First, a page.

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New chaplain of Ilford Hospital Chapel announced

PUBLISHED: 07:40 05 December 2014 | UPDATED: 07:47 05 December 2014

Rev Martin Howse, the new chaplin at Ilford Hospital Chapel

Rev Martin Howse, the new chaplin at Ilford Hospital Chapel

Archant

The new chaplain of one of the oldest chapels outside central London has been announced.

Rev Martin Howse, who is also vicar St Augustine’s Church, in Rush Green, has been interim at Ilford Hospital Chapel, Ilford Hill, Ilford, since Father Mervyn Jennings passed away in August.

But last week Rev Howse, a former Redbridge Council worker, was announced as Father Jennings’ permanent replacement.

He is still presides over both places of worship and regularly makes the 10 minute journey either by bus or train to lead a service.

“It is a great privilege to be chaplain of this chapel too,” he said. “I hope to keep this chapel central to those of a Christian faith within the borough.”

Congregation members have expressed concern in the past few months about the need to attract a younger congregation to the church, built in 1145.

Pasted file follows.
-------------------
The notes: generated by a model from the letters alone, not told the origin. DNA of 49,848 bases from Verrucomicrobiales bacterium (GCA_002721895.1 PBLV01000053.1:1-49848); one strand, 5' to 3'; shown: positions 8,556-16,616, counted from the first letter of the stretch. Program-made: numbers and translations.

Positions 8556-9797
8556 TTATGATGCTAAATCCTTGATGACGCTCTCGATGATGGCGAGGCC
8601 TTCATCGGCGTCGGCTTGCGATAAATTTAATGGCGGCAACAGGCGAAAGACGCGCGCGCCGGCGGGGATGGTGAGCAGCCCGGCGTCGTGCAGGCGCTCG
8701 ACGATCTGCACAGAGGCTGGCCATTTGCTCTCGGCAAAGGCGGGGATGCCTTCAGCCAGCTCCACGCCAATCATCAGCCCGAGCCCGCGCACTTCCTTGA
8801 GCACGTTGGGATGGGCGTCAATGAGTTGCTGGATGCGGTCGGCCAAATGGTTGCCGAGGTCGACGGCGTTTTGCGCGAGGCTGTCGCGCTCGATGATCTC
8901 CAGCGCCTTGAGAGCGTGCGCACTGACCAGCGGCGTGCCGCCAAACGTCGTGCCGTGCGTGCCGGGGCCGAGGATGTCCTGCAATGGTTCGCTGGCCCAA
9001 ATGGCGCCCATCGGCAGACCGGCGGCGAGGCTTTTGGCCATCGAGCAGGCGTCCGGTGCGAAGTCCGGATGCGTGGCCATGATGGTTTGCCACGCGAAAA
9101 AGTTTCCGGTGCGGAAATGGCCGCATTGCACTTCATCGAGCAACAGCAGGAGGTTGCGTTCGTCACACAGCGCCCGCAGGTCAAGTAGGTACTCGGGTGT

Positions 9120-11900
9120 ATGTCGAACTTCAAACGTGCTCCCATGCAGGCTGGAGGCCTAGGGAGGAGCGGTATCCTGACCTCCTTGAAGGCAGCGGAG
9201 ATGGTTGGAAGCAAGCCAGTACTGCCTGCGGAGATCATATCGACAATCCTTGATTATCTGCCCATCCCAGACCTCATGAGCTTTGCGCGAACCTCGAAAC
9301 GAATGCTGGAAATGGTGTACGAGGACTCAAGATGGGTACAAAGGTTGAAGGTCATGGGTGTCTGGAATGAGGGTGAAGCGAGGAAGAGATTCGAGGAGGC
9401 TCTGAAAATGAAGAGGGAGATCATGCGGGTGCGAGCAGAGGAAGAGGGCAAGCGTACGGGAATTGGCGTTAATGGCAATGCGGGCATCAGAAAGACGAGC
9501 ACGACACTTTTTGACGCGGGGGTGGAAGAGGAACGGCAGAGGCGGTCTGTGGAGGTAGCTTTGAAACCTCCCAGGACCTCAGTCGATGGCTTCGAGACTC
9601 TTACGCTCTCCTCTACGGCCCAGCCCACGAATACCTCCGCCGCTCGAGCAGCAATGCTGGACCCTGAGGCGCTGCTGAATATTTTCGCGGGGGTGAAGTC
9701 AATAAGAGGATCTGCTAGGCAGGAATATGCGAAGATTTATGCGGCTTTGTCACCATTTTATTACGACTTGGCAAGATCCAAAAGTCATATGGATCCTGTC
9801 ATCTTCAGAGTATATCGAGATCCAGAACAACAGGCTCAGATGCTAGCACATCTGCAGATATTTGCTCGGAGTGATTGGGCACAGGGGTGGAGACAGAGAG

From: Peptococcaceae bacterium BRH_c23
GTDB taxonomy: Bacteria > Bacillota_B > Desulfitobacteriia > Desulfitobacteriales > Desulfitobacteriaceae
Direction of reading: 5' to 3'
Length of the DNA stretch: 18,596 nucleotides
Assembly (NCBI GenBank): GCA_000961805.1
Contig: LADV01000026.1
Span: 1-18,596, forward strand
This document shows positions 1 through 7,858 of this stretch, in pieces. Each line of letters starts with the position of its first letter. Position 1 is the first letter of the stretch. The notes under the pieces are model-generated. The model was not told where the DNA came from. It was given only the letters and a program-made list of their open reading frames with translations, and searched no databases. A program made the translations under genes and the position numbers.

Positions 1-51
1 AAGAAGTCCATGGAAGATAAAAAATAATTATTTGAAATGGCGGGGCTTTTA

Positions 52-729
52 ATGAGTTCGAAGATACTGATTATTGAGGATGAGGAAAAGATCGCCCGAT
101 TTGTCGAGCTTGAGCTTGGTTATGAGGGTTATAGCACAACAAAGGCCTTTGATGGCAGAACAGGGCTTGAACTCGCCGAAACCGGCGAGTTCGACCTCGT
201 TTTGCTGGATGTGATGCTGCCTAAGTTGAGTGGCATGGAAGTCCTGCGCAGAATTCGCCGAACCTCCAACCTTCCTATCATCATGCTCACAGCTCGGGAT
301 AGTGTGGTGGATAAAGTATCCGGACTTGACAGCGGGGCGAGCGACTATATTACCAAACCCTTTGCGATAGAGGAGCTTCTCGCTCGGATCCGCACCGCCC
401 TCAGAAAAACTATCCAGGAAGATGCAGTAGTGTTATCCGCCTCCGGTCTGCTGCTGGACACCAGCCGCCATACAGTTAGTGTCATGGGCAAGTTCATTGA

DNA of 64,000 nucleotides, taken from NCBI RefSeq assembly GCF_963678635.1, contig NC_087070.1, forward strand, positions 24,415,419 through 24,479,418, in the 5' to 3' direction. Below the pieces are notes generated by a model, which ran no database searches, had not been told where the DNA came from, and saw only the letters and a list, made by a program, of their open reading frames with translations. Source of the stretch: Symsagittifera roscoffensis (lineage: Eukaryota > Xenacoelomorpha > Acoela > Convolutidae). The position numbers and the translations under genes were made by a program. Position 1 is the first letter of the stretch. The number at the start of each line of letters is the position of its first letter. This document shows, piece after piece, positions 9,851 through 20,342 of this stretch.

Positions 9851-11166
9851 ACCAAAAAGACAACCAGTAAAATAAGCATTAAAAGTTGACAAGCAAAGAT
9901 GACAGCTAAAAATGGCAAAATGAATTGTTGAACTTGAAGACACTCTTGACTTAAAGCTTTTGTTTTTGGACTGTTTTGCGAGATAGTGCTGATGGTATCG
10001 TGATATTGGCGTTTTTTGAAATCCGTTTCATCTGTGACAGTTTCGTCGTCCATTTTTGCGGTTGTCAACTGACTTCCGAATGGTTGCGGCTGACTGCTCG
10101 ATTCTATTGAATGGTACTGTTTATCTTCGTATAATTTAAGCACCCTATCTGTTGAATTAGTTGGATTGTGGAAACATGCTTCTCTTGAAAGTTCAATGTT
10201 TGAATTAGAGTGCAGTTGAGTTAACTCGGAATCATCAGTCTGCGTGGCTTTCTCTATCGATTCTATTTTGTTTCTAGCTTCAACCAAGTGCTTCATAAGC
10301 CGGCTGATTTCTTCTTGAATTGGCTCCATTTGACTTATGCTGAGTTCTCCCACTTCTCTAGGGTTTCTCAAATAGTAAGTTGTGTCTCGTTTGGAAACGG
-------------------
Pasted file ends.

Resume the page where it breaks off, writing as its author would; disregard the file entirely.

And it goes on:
“It is not a conversation I have had with them,” said Father Howse, before adding: “It is true however both of this chapel and any other church that if you do not account for a younger audience you will eventually go extinct.

“I am trying to get it just right – so we account for all ages – by changing things like the style of worship and ensuring accessibility.”

Although Rev Howse is aware of the need for accessibility, he is wary of the need to stick to the chapel’s high church Anglo-Catholic style.

“Label are never helpful though,” he added.

Rev Howse, though, said the task ahead did not leave him “excited” because Father Jennings had been a “great friend” of his.

“I will keep the festivals of the church going in addition to the weekly service,” he said. “People like to know that the building is being used for its historic purpose.

“I am honoured to have taken over from Father Jennings on his site.

“People have been worshiping here for nearly 900 years - that is pretty much an unbroken run.”


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